Some styles of music just don’t fit with storytelling. Others require it. For that latter group, made up of backstreet bards and barroom lyricists, narrative is so essential that the music might as well not exist without it. Lucero is keenly aware of the importance of character development and story arc in its particular vein of punk-fueled Americana. These are songs about frustration and heartache, glory and hope from characters who take shape in the span of three minutes, and they represent some of the best examples of how to tie form, function, and feeling together. Interweaving the grit and urgency of punk, the sounds and moods of country, and the lyrical mastery of a gifted storyteller, Lucero offers the kind of anthemic and ambitious music that results in greatness, the kind of music to turn to for the rest of your life. While the band clearly pays homage to a number of greats, Lucero’s fresh approach makes their music much more than just a simple reworking of its influences (Springsteen, the Replacements, Uncle Tupelo). In other words, Lucero isn’t feeding off a legacy, but becoming part of one. With Jack Oblivian, John Paul Keith & the One Four Fives. Photo courtesy Adam Smith. NICHOLAS HALL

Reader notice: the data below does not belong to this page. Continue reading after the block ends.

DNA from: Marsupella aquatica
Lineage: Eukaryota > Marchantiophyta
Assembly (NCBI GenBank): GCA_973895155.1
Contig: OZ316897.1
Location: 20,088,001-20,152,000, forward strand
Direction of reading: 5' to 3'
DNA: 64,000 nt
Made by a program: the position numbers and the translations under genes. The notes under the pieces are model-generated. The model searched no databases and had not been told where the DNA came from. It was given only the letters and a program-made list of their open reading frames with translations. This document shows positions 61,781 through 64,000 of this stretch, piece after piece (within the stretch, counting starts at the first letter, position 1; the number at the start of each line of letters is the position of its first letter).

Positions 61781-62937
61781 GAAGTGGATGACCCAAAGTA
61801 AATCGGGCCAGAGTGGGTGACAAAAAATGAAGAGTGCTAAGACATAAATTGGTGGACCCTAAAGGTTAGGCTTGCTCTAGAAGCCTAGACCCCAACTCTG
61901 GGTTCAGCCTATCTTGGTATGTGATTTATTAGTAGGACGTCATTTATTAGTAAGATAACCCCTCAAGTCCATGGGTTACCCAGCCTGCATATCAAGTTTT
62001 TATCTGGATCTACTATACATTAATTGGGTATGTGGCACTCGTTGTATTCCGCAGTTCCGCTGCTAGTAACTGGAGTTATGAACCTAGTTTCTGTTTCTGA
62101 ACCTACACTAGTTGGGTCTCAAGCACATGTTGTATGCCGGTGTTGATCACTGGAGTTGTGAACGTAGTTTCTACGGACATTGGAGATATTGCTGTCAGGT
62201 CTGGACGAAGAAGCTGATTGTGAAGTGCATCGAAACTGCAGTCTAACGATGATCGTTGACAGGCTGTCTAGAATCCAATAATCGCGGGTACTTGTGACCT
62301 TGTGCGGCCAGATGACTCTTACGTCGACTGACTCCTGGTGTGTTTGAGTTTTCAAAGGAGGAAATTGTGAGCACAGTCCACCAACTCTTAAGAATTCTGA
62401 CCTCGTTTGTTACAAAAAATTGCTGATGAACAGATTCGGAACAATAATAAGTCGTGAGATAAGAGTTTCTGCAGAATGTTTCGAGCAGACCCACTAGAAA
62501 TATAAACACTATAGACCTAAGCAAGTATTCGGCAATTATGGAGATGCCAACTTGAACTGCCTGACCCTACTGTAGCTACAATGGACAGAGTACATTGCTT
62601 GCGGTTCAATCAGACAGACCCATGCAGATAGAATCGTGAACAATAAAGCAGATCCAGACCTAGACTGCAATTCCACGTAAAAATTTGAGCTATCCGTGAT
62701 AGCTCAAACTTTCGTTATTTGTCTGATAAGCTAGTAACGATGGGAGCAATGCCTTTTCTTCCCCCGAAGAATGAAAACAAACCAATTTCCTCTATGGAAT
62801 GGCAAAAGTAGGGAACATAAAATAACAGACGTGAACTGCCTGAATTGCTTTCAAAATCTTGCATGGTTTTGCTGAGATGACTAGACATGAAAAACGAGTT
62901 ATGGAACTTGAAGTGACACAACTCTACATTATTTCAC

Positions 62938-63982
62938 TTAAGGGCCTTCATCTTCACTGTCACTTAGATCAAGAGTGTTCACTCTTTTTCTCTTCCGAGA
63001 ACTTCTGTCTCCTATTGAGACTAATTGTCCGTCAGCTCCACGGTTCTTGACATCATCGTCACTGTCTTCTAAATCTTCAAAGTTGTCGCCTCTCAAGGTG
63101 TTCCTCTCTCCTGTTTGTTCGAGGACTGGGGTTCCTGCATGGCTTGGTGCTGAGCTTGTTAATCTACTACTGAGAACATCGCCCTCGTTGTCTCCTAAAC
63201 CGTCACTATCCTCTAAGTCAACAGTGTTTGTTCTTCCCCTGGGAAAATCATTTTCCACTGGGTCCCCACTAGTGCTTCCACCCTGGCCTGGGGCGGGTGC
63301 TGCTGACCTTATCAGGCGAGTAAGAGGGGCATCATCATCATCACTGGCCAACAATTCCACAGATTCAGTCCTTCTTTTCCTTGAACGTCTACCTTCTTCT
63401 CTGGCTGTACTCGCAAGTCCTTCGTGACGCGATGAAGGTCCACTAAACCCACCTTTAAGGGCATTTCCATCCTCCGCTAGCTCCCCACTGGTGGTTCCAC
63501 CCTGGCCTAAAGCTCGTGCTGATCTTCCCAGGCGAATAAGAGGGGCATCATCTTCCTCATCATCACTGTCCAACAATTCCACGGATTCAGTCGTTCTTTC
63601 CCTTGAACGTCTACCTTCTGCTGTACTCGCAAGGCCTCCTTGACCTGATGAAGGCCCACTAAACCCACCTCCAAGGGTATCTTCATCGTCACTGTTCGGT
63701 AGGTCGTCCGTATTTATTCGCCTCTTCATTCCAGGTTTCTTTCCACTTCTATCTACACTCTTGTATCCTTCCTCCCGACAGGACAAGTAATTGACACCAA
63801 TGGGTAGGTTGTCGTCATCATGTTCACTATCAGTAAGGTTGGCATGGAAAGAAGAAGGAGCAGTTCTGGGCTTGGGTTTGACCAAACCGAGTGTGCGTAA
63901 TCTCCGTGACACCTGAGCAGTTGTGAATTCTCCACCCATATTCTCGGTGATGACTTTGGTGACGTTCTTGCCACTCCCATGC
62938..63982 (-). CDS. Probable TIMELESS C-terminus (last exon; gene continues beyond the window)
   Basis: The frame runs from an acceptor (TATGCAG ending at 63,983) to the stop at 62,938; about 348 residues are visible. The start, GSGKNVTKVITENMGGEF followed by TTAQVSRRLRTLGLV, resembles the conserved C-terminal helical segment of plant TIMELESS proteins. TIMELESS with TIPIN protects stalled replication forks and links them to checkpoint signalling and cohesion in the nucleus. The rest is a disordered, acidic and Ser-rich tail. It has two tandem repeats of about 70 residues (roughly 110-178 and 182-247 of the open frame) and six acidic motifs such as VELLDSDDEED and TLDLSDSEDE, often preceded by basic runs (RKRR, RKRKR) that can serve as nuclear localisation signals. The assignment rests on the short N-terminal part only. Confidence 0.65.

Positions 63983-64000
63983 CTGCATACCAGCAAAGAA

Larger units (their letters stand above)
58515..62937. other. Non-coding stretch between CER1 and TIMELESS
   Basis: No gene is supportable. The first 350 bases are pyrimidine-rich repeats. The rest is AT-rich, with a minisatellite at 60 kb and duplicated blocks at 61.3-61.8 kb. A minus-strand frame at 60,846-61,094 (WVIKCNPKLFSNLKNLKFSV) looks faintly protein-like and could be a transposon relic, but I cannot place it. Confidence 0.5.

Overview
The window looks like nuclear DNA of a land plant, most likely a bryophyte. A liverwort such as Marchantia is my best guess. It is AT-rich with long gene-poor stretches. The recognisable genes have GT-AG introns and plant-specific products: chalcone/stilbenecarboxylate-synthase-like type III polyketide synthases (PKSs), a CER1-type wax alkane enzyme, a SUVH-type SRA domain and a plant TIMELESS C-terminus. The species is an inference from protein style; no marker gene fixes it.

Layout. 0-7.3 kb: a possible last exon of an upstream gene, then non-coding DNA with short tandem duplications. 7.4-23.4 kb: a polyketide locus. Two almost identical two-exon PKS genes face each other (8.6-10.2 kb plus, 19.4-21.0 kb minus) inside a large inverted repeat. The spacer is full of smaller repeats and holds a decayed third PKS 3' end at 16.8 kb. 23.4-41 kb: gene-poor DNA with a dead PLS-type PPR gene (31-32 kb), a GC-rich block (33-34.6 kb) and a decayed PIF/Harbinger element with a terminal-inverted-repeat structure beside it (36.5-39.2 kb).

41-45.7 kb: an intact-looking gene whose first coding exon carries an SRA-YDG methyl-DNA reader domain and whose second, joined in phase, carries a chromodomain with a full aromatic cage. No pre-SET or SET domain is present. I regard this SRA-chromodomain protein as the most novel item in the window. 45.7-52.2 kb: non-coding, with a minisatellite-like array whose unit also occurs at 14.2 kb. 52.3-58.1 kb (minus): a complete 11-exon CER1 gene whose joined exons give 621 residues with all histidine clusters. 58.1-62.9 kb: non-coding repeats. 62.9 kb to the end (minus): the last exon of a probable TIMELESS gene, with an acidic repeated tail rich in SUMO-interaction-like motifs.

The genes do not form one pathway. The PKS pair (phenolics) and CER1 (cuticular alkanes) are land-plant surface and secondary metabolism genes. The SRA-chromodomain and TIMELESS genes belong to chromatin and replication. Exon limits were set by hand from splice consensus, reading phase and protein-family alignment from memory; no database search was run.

Thu., Oct. 29, 8 p.m., 2009

comments powered by Disqus

Friends to Follow